'We never lost hope'|Family cheers every milestone
Published 11:07 am Monday, April 13, 2009
Kerry Whipple Bean
Lacie and Eddie McCall have watched their young son Whidden reach many milestones — his first smile, his first word — twice.
And despite the challenges the family has faced since an accident a year ago injured Whidden and Lacie, the second time around has been much sweeter.
But Whidden has been defying doctors’ predictions since the accident.
On March 22, 2008 — the day before Easter — Lacie was riding a four-wheeler on Ridge Road near the river, with 18-month-old Whidden on her lap.
Taking Whidden for rides was nothing new, Lacie said — she just never expected something bad to happen. “If you would crank up anything, he’d want to be on it,” Lacie said. “We never went fast. He loved to be in motion. We would take it really easy; we wouldn’t do anything to hurt him.”
Lacie doesn’t remember much about the accident, but she knows she awoke at the scene and saw a friend, who is a nurse, working to revive Whidden.
Both were airlifted to Sacred Heart Hospital in Pensacola, where doctors determined Lacie had broken ribs and a dislocated hip. She even lost a kidney.
But Whidden was in much worse shape. The impact of the accident had damaged his brain, doctors said. He was put in a medically-induced coma to allow the swelling in his brain to go down, Eddie said.
To help Lacie heal, family members didn’t tell her the extent of Whidden’s injuries for a while. “For my benefit, they weren’t really telling me the whole truth,” Lacie said.
Family and friends kept a vigil by both bedsides.
Lacie remained in the hospital for a week and a half. As she learned of the seriousness of Whidden’s condition, she refused to believe the doctors’ predictions.
One of Whidden’s doctors was so convinced of his fate that when she returned from a vacation to see that he was no longer in ICU, she asked, “When did the McCall baby die?”
The doctor was speechless when she saw he had been moved to another room — and that he turned his head to look at her when she walked in the door.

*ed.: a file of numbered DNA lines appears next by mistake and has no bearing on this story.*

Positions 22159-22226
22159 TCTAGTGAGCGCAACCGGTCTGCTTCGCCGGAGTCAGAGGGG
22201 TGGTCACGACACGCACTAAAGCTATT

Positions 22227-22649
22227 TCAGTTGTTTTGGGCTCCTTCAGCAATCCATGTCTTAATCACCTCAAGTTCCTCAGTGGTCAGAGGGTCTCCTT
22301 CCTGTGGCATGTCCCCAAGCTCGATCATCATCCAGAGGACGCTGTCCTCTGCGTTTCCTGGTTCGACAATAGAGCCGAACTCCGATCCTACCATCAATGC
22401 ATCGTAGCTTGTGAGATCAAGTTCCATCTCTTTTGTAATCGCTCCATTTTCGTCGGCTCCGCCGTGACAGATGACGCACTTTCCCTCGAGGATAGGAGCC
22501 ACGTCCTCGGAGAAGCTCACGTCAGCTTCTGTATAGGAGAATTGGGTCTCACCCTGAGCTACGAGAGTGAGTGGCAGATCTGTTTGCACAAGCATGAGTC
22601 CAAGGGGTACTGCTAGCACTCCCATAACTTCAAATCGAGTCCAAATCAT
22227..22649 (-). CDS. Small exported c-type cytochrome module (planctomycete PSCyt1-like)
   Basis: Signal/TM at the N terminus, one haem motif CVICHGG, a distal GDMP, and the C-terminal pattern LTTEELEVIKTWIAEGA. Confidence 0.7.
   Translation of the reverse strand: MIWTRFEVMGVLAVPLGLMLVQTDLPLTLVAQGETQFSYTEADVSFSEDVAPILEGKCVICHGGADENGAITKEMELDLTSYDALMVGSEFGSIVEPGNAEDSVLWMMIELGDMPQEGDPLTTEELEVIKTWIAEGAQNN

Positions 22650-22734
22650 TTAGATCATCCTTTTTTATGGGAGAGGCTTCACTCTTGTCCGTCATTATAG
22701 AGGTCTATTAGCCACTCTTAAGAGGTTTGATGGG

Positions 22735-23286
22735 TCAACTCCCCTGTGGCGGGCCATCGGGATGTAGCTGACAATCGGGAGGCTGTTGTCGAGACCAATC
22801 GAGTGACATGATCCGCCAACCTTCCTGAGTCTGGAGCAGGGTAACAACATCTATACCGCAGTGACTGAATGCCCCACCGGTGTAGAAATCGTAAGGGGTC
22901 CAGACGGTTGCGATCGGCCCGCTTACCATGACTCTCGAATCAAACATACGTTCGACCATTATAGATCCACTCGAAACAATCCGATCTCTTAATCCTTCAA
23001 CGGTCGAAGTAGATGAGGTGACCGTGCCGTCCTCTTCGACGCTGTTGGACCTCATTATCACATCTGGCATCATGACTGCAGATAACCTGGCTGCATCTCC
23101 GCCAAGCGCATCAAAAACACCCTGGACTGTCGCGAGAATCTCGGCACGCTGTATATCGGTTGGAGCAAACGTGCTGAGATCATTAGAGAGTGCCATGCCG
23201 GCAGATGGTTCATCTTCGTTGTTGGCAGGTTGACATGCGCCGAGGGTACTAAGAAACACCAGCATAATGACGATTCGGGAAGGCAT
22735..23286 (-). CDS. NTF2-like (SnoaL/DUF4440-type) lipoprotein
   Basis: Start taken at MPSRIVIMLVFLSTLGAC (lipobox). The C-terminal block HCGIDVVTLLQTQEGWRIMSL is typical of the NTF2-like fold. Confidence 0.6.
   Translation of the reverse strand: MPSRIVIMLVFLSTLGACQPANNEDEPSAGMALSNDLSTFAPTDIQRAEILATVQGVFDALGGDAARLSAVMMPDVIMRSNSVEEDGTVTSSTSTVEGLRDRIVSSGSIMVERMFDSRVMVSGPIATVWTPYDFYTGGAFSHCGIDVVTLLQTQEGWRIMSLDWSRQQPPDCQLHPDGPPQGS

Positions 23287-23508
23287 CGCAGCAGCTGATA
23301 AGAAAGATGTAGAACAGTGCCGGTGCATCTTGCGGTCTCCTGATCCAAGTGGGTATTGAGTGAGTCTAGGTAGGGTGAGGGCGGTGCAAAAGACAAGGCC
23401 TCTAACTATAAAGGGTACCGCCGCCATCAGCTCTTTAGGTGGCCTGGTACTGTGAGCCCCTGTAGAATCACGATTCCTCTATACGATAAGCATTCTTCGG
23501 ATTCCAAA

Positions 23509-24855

The McCalls believe it was their faith in their son’s recovery — and the prayers of an entire community — that helped him heal.
When Whidden was transferred from Pensacola to Children’s Hospital in Birmingham, two ambulance drivers from Atmore donated their off time to transport him.
Whidden spent two weeks at Children’s Hospital before coming home to Brewton and soon began physical therapy in Andalusia. He wasn’t improving at quite the rate the McCalls had hoped, so they switched to a therapy program in Pensacola.
They saw an immediate improvement.
Whidden is re-learning all of the basic things he did when he was a newborn and infant — but he’s trying them in a different order this time. As a baby, he crawled first; now he’s been trying to talk, and he loves to laugh.
Lacie had just left for work when Whidden said his first words — for the second time — last week.
Eddie — known as Paw-Paw — baby-sits Whidden during the day, and, just like when Whidden was a baby, he tries out all of his new tricks on Paw-Paw first.
In therapy, Whidden has been learning to sit by himself and to stand up. He will soon begin speech and feeding therapy, and later this year he will be evaluated for pre-school.
Lacie said one of Whidden’s therapists has described it this way: “He’s there, he’s just trapped in his own body. Everything’s normal, he’s just trying to figure out how to do everything.”
Lacie imagines an even better future for Whidden than she did before the accident.
The family is grateful for the support of the community, many of whom contributed to fund-raisers, sent cards and teddy bears — dozens fill Whidden’s room — or simply prayed for his recovery.